A. he had been kept by the police B. there was blood on his shirt

C. he was late for work D. he had killed a woman

B

NEW YORK- Picking a Christmas tree takes most people a few minutes, or a couple of hours if they head for the woods. Dave Murbach needs 11 months.

Almost every day of every year, Murbach’s thoughts turn to vision of a perfectly shaped evergreen tree that will take everyone's breath away.

Murbach is the man responsible for finding the towering tree that makes more attractive Manhattan’s Rockefeller Center each Christmas season.

“I'm always looking for a tree,” the center's chief gardener says. “I look for it even when I go to the beach in the summer. It’s like a homework assignment hanging over your head.”

And if he gets it wrong, there's nothing hiding it.

“Every day it's up, 400,000 people go by, and 2.5 million people watch the lighting celebration on television,” he says.

This year’s tree, a 74-foot Nomy spruce (云杉) from Richfield, Ohio, flown to New York on the world's largest cargo plane, was lighted on December 2.

The arrival of the tree leads in the Christmas season in New York - a tradition dating back to 1931, when the workers building Rockefeller Center put up a small tree with decoration.

The search for the next year's tree starts soon after the old tree is chopped up for wood chips and horse-jumping logs.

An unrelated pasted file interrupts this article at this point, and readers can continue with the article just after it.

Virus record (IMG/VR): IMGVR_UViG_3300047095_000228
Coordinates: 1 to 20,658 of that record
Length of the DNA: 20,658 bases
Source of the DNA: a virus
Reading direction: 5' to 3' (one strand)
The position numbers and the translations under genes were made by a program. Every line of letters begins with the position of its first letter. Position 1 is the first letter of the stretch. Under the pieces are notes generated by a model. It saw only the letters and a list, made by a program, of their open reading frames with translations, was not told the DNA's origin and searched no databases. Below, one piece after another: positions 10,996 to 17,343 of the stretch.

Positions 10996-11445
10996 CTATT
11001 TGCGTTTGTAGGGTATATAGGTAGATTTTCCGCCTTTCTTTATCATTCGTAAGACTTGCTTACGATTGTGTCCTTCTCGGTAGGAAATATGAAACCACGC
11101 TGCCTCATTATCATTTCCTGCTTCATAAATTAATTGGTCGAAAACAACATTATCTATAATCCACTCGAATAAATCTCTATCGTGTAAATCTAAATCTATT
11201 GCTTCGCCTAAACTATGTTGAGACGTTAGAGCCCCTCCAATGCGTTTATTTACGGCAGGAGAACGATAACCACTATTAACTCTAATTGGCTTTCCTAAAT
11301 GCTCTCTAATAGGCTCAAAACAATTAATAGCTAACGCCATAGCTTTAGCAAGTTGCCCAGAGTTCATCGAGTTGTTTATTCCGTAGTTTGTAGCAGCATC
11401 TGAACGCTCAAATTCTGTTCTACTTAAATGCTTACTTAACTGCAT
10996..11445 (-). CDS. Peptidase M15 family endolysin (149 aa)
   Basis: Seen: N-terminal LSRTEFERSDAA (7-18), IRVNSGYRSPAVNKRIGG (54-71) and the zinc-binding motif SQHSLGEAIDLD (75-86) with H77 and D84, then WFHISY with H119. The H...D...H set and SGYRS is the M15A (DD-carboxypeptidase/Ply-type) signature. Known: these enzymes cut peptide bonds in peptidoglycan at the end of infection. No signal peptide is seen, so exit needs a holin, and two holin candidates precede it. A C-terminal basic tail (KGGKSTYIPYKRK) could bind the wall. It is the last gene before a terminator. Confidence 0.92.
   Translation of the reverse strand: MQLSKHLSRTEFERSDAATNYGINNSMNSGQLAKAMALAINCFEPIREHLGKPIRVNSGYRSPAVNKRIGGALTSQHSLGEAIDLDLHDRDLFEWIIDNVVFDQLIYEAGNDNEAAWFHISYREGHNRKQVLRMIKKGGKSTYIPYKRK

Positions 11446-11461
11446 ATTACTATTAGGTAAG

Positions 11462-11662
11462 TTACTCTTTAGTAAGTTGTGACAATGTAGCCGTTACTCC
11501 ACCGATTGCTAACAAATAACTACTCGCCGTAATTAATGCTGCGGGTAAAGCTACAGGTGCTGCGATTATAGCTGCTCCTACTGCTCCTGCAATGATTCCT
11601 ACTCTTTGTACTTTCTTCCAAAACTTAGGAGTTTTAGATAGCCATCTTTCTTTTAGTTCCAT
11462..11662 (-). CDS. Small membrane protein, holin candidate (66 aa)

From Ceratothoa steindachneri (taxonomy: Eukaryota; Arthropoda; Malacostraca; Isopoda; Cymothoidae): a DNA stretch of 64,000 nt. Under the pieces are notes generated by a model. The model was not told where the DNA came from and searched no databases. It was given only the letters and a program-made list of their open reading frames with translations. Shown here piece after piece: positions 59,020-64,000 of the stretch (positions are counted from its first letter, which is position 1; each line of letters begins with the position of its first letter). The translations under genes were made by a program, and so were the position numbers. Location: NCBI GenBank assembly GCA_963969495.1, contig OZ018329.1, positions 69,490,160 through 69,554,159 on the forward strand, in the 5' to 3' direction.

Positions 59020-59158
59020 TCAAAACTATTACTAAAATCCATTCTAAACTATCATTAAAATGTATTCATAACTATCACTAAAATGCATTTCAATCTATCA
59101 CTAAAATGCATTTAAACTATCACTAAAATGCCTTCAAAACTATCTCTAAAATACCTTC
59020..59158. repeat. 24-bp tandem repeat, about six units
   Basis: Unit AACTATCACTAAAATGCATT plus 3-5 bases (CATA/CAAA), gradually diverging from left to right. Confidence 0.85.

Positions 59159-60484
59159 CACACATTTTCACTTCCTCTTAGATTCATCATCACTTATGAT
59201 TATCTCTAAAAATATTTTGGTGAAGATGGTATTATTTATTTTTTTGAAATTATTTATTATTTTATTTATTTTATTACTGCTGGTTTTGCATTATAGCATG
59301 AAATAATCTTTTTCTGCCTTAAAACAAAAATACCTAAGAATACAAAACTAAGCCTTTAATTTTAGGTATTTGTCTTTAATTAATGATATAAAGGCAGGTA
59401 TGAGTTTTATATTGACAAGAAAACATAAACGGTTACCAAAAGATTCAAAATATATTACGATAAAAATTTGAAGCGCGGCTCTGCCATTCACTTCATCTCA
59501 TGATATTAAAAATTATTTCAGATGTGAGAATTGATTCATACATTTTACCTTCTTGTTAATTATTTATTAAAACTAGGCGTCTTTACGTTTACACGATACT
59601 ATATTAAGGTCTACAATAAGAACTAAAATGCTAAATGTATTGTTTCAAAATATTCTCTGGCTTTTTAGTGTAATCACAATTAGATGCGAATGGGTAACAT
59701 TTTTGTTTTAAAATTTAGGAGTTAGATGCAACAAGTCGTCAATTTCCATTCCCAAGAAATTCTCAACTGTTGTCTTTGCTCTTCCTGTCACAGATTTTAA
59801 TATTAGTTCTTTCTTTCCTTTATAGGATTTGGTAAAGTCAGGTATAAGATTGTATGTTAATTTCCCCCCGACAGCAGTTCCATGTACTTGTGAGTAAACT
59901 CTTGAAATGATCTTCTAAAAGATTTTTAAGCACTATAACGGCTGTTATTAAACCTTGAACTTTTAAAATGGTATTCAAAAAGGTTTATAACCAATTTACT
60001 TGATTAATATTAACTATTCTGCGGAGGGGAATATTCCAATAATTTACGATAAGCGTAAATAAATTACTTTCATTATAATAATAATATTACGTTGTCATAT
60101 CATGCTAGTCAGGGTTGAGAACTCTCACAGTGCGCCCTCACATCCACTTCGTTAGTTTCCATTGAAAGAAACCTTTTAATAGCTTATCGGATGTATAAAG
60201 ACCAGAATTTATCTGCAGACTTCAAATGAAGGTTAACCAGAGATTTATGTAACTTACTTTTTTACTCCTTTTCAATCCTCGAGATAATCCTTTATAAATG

Murbach has three standards: The tree must be at least 65 feet high, at least 35 feet across and leaves thick enough not to see through.

That's not as simple as it sounds. Though forests are full of evergreens, few get enough sunlight or space to fill out. And branches in snow regions often break under the weight, making trees unbalanced.

Back at the office, he sorts through hundreds of letters from people offering their trees, many addressed simply to “Mr. Christmas Tree Man.”

Though there was occasional anxiety attack and sleepless night, Murbach knows the effect the tree has on people: “It's for bringing people together, attempting to bring together people you love. That's what I hope it sets off.” But Murbach says he's always too worn out to celebrate Christmas.

51. Which is the correct order of the events in the passage?

a. Murbach’s thoughts turn to a perfectly shaped tree.

b. 2.5 million people watch the Christmas tree.

c. The tree is flown to New York.

d. It was lighted on December 2.

e. The tree is chopped up.

f. Murbach searches for the tree.

A. a, b, c, d, e, f B. c, d, b, f, e, a